Just like humans, horses aren’t immune to the summer heat and humidity; it affects horses in much the same way that it affects humans. Even inactivity can bring on a heat stroke in extreme heat, whether outside or in. Know the signs of a heat stroke: a consistent temperature above 103 degrees and elevated heart rate, lethargy, signs of dehydration and excessive sweating or no sweating. If you notice some or all of these symptoms, it’s time to call the vet. Ideally, you can keep your horse safe by taking these proactive steps:
Provide All-Day Shade
Make sure that your horse has a few shady areas where he can get out of the sun at any time during the day. Since the sun moves throughout the day, multiple escapes are necessary. The best option is a run-in shed.
Provide Plenty of Water
Providing plenty of fresh, cool water is one of the most important things you can do for your horse, especially during the warmer months. Depending on the amount of space that he has to roam around in, you may want to put a few buckets of water out in different areas so that at least one will remain cooler and fresher from being out of direct sunlight. Stagnant water can be unhealthy. If your horse seems to be sweating more than he should, you may want to consult your vet about adding electrolytes to some of his water.
Circulate the Air
No matter what kind of climate you live in, a fan will probably be needed at times to circulate the air and avoid stall stuffiness. Make sure that all electrical cords and plugs are out of your horse’s way for his safety. You can often find discount horse supplies to accommodate equine cooling needs while being friendly to your wallet.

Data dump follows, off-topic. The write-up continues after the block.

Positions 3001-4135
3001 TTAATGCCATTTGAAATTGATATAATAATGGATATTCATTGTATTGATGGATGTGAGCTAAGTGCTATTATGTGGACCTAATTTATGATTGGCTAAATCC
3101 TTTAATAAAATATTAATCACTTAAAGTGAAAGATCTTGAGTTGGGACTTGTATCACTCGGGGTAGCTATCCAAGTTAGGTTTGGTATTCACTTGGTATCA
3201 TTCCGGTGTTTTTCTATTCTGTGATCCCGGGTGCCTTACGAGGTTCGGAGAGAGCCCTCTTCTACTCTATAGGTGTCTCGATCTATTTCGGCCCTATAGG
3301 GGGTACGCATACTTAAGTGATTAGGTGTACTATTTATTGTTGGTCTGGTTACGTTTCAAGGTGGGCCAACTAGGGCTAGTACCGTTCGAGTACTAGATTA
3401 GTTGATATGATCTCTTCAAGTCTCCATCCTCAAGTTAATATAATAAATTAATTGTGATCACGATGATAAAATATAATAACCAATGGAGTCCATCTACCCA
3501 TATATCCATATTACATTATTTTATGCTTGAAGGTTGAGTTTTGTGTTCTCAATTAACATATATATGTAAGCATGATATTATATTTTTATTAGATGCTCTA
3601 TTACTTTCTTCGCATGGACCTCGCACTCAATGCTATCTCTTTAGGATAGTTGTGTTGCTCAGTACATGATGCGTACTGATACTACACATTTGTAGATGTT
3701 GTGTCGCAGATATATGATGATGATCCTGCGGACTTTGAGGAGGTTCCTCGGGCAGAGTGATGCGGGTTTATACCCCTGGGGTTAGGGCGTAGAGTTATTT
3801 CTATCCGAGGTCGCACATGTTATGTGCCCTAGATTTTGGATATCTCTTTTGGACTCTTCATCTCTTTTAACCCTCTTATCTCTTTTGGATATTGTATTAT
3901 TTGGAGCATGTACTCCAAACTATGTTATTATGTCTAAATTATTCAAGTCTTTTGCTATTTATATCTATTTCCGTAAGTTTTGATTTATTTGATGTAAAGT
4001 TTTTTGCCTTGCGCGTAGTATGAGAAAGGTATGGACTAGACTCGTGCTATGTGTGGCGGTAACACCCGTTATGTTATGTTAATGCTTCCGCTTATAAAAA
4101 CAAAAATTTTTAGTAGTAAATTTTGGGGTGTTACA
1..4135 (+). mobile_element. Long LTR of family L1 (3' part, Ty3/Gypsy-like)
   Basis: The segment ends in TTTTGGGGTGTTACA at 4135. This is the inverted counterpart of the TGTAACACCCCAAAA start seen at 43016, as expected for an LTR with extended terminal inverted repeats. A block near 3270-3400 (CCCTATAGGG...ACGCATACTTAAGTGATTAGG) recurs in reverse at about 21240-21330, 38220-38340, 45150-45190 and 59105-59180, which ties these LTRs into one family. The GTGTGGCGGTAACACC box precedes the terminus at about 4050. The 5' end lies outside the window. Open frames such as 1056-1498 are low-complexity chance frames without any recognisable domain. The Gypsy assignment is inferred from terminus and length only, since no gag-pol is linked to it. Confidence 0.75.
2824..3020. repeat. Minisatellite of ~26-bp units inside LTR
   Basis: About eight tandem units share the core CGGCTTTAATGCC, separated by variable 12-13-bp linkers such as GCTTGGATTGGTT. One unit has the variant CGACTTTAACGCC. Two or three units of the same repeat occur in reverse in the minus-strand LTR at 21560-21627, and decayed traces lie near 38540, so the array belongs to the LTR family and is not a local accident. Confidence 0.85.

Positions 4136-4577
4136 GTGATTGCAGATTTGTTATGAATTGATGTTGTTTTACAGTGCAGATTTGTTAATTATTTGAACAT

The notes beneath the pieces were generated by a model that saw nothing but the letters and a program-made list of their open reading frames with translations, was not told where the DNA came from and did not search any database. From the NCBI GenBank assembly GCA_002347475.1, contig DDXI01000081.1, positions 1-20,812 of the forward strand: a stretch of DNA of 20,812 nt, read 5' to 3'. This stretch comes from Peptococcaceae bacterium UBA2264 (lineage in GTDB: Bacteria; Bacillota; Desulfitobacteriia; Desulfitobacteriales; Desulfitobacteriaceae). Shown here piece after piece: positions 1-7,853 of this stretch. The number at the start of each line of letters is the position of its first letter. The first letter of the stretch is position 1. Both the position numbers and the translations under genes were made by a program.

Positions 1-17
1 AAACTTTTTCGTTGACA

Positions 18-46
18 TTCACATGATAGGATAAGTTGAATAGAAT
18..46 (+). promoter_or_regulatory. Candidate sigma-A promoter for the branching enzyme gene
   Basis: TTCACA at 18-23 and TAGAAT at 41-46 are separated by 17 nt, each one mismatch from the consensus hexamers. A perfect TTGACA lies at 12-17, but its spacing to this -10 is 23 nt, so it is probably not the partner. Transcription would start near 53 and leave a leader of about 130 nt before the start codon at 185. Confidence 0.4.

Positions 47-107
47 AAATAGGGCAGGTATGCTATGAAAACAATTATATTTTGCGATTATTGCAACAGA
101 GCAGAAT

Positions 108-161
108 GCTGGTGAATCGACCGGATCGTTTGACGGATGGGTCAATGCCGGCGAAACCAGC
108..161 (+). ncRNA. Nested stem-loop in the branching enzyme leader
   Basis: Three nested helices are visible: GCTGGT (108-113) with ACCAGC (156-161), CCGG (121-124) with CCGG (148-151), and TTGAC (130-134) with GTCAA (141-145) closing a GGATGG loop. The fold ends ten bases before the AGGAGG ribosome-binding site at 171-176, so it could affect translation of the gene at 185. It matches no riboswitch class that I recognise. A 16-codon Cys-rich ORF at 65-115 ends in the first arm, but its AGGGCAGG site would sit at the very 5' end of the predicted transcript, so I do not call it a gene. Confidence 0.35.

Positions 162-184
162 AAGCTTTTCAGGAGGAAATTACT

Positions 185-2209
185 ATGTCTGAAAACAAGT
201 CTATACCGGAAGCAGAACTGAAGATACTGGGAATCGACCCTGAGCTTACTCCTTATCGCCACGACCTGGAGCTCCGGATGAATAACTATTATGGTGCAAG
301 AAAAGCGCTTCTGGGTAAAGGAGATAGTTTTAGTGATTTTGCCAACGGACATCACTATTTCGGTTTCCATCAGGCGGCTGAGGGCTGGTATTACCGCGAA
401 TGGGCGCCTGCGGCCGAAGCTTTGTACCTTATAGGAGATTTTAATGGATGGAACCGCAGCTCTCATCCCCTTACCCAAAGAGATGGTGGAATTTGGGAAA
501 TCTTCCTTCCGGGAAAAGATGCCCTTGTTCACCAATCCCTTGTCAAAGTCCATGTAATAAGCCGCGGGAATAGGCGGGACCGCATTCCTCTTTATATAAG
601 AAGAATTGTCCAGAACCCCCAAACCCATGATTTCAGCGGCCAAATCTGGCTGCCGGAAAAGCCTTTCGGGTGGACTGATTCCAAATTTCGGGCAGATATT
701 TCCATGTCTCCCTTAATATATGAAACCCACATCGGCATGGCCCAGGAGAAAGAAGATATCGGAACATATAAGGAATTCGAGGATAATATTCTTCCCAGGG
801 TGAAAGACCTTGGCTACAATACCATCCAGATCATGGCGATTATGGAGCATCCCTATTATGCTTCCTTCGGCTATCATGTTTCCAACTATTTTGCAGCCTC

Practice Smart Turnout Times
You may have to switch up turnout times during the summer months. Allowing your horse out of his stall during cooler times will make overheating a lot less risky. Ideally, he can stay out overnight — a horse with room to run is a happy horse — but a very early morning turnout time is recommended if this isn’t possible.
When riding your horse in the warmer weather — particularly in high humidity — practice shorter and less intense sessions. Sponge off or spritz your horse with cool water and make sure he’s drinking enough.
The key to keeping your horse healthy is staying ahead of the game. Educate yourself on his needs and make sure that you’re ready for summer before its arrival. You’ll enjoy spending time with your happy and healthy horse.